The OnePlus 7 was a great phone with a decent camera, but it didn’t offer any flexibility across focal lengths – and at its price was outgunned by the likes of the Honor 20 Pro and Xiaomi Mi 9T Pro. Now the OnePlus 7T boosts the line’s imaging credentials with a trio of rear cameras, a 2.5cm macro photography feature and a silky smooth 90Hz screen.
While the UK price is yet to be confirmed, the OnePlus 7T is expected to launch for around $599, so it’s definitely not a budget camera phone. So is this upper mid-range smartphone going to sate keen photographers’ picture-taking needs, or would they be better off looking at pricier flagships like the Samsung Galaxy S10, or more affordable options like the Motorola One Zoom?
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OnePlus 7T Camera Specs
The OnePlus 7T’s triple camera features a primary 48MP half-inch sensor with 0.8µm pixels and a wide f/1.6 lens. There’s also a 12MP telephoto camera, with 1µm pixels and a 2x zoom f/2.2 lens, and an ultra-wide 117° 16MP module with an f/2.2 aperture.
It also brings back the same shooting modes as found on the OnePlus 7 and 7 Pro – Video, Photo, Portrait, Nightscape, Pro, Time-lapse, Panorama and Slow-motion – though the Photo mode is supplemented with a new Super macro feature, which supports close-up shots as near as 2.5cm and far as 8cm.
Dip into the settings and OnePlus enables you to customize the shooting modes you have to hand, toggle Ultra Wide Lens Correction and Manual HDR on or off, and you can also load up your viewfinder with a 3x3, 4x4 or golden ratio grid.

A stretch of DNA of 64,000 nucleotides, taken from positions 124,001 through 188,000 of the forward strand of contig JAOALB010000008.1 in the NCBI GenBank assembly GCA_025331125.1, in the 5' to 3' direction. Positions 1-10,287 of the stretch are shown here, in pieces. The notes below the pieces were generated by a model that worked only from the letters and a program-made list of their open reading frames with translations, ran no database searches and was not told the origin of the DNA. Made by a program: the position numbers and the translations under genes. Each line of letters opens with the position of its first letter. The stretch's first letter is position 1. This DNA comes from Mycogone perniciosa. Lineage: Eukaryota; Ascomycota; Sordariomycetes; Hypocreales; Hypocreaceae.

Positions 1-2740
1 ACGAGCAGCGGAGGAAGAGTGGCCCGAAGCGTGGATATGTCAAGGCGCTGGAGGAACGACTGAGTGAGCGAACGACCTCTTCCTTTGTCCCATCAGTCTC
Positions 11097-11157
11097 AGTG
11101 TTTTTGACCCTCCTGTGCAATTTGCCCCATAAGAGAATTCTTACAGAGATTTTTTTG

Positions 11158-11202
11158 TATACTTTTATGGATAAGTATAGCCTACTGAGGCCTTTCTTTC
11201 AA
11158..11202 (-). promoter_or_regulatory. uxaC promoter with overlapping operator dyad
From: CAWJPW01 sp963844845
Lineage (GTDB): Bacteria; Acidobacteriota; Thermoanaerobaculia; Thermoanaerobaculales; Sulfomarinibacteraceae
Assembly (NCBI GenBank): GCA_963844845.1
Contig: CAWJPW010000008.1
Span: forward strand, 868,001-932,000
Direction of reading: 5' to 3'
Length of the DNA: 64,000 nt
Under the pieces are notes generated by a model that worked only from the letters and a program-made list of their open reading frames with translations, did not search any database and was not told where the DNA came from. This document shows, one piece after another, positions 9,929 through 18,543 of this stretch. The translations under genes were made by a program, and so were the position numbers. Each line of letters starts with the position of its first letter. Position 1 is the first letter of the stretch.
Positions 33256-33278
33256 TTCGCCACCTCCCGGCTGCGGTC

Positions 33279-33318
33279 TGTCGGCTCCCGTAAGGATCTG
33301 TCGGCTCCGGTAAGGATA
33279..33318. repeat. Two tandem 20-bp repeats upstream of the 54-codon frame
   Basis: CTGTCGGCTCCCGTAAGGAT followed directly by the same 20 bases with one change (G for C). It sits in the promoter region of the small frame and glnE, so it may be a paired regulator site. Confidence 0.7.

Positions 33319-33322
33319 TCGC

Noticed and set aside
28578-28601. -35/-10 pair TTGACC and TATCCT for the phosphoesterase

The phone’s Nightscape mode supports exposures as long as 30 seconds, if the phone is being held on a tripod or steadied on a surface, and in Pro mode it also overlays a histogram and horizontal line reference, which can be toggled on or off.
OnePlus 7T camera performance
Despite a 48MP sensor, by default, photos are taken at 12MP (4,000 x 3,000) unless you fire up Pro mode. Even at this ‘lower’ resolution, therefore, there’s ample image information for large prints and a bit of cropping, and the core photo quality lends itself to both.
The OnePlus 7T’s camera also has added optical image stabilization, and it’s incredibly welcome. Photos are held steady impressively in good lighting, even with slight handshake, and it also plays a part in video – more on that later.
In terms of processing, the 7T balances things out nicely without totally over-sharpening or boosting detail and colors like some phones. Images don’t have the dynamic range of an iPhone 11 Pro, and they aren’t perfectly tuned every time, but they still look rich and natural for the most part.
In bright conditions, auto-HDR also works well. It brightens up backlit subjects nicely and usually prevents any part of the image from being totally blown out, unless you’re shooting a very high-contrast scene. This feature also extends to the selfie camera, which is excellent.
Drop the lights and the phone struggles until you fire up Nightscape – a handheld long-exposure mode that uses computational photography to deliver solid results in the dark. Pioneered by Huawei, this feature has now trickled across brands and price points, and has recently made its way onto the new iPhone 11 Pro series. While it was on the OnePlus 7, now, it’s better than ever.
For the first time on a OnePlus phone, Nightscape now works across the wide and ultrawide cameras, outperforming almost every midranger we’ve used, though, falling behind the likes of the contentious Huawei flagship, the Mate 30 Pro.
What really impressed us was the fact the OnePlus 7T’s Nightscape shots usually nailed white balance in poorly lit scenes, something that most smartphones really struggle with.